5. MEND's oil war continues to heat up in Nigeria, as per Ibanga Isine and Victor Sam at the Punch. The "oil war" is also referred to by MEND as "Operation Hurricane Barbarossa"--which is probably meant to evoke the Turkish privateer "Redbeard" who put an end to the damage the Knights of Saint John were doing to Ottoman shipping and eventually became the Fleet Admiral of the Ottoman Navy(a) and not Hitler's "Operation Barbarossa" (or the code name for the invasion plan of the Soviet Union.) The Hurricane part I understand ... and so far many of the attacks seem to have come via speed boats.

It is in this environment that the Nigerian Senate is considering an anti-terrorism bill reports John Alechenu at the Punch. Yet another foreign political utilization of the Bush Administration's "War on Terror" (by the way, just yesterday Putin referred to the Georgian terrorist situation)--and it is worth remembering that America remains very popular in Nigeria.(b) "If passed, the attorney-general will be empowered to detain persons for up to 60 days where he has reasonable grounds to 'believe or suspect' that 'the entity knowingly committed; attempted to commit, participate in committing; or facilitated the commission of terrorist acts.'" I think that such broad language tends to erode the rule of law, and this would be in a country where the rule of law is not particularly strong to begin with.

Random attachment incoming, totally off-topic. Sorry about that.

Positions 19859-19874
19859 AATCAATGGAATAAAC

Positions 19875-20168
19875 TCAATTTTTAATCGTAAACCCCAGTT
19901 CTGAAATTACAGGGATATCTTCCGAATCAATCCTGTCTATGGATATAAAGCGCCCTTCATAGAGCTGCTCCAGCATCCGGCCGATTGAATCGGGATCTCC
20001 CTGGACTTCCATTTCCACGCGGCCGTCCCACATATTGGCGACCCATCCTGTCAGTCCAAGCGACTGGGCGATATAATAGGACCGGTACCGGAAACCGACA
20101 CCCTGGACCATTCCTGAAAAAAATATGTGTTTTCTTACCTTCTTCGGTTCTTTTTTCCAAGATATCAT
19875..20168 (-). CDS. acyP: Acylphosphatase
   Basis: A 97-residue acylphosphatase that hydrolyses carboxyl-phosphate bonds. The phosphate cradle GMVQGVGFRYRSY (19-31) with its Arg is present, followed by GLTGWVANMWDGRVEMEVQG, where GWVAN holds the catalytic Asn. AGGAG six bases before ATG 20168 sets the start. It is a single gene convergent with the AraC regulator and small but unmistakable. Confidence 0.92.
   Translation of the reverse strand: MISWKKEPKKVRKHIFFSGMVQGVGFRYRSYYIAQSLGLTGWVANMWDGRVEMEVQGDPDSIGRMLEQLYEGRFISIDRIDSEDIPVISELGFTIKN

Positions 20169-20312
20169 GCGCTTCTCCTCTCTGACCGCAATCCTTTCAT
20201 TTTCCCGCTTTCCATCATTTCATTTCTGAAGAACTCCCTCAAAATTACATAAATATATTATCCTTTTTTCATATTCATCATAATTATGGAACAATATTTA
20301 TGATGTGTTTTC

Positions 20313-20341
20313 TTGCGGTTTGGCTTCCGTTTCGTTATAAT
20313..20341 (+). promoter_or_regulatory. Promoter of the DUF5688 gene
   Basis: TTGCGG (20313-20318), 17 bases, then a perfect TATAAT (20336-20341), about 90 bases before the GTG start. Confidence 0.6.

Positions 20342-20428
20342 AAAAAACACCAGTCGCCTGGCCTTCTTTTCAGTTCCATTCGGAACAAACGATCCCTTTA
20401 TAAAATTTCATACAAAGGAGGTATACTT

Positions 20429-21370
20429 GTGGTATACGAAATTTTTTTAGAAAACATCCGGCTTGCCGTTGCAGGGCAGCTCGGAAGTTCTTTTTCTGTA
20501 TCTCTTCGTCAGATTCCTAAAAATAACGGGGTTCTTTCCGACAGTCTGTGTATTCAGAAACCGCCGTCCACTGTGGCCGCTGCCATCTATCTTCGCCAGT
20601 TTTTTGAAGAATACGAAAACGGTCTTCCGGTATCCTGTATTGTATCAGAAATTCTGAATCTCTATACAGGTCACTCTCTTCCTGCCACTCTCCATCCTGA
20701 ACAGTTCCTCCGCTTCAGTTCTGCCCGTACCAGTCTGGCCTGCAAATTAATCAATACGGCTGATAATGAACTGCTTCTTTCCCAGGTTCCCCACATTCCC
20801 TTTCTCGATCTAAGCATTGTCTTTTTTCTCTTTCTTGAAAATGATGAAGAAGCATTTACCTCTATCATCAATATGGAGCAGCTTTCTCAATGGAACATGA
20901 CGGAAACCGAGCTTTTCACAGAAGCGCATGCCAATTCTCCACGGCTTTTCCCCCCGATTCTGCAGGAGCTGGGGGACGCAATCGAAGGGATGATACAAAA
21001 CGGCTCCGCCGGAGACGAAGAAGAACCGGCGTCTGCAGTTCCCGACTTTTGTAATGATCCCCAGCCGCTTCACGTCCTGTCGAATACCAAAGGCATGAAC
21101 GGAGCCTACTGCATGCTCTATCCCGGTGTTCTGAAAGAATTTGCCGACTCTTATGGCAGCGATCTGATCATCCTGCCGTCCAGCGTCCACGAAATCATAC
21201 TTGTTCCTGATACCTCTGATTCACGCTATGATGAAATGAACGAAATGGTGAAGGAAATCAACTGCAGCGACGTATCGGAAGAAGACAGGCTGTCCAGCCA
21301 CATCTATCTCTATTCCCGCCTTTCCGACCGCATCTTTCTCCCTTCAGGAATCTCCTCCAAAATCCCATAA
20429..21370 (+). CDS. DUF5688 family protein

6. Juan Forero at the Washington Post has an important report on a witness in ongoing trials in Colombia linking Gen. Mario Montoya to death squads in Medellin. Montoya is apparently well-known in Washington and was one of the generals involved in orchestrating the spectacular rescue of hostage Ingrid Betancourt from FARC. The State Department stood behind Montoya today in interviews. Should these allegations prove true, they will likely be very damaging to the Uribe Administration as well as further undermine the American image in South America.

7. Thom Shanker at the New York Times reports that Defense Secretary Gates has apologized for the deaths of non-combatants in recent strikes in Afghanistan. I think that--though it might stick in the craw a little--this was a very wise move.